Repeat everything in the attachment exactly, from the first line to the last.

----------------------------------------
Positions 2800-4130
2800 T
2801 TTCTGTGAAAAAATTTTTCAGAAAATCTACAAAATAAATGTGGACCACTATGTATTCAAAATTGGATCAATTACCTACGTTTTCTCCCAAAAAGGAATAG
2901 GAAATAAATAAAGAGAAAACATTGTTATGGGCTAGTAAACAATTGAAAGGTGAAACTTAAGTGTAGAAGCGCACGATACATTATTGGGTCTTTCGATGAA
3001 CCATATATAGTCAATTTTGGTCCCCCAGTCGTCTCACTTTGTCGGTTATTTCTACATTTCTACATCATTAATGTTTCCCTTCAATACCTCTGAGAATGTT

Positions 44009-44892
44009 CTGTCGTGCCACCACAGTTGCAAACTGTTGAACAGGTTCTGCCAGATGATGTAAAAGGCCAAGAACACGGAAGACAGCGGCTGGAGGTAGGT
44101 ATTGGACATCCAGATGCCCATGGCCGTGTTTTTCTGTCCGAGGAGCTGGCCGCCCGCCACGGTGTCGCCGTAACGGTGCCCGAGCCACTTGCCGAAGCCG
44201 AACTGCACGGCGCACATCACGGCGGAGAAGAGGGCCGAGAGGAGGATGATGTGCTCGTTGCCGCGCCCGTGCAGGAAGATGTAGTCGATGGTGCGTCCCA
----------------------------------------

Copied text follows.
Positions 2800-4130
2800 T
2801 TTCTGTGAAAAAATTTTTCAGAAAATCTACAAAATAAATGTGGACCACTATGTATTCAAAATTGGATCAATTACCTACGTTTTCTCCCAAAAAGGAATAG
2901 GAAATAAATAAAGAGAAAACATTGTTATGGGCTAGTAAACAATTGAAAGGTGAAACTTAAGTGTAGAAGCGCACGATACATTATTGGGTCTTTCGATGAA
3001 CCATATATAGTCAATTTTGGTCCCCCAGTCGTCTCACTTTGTCGGTTATTTCTACATTTCTACATCATTAATGTTTCCCTTCAATACCTCTGAGAATGTT

Positions 44009-44892
44009 CTGTCGTGCCACCACAGTTGCAAACTGTTGAACAGGTTCTGCCAGATGATGTAAAAGGCCAAGAACACGGAAGACAGCGGCTGGAGGTAGGT
44101 ATTGGACATCCAGATGCCCATGGCCGTGTTTTTCTGTCCGAGGAGCTGGCCGCCCGCCACGGTGTCGCCGTAACGGTGCCCGAGCCACTTGCCGAAGCCG
44201 AACTGCACGGCGCACATCACGGCGGAGAAGAGGGCCGAGAGGAGGATGATGTGCTCGTTGCCGCGCCCGTGCAGGAAGATGTAGTCGATGGTGCGTCCCA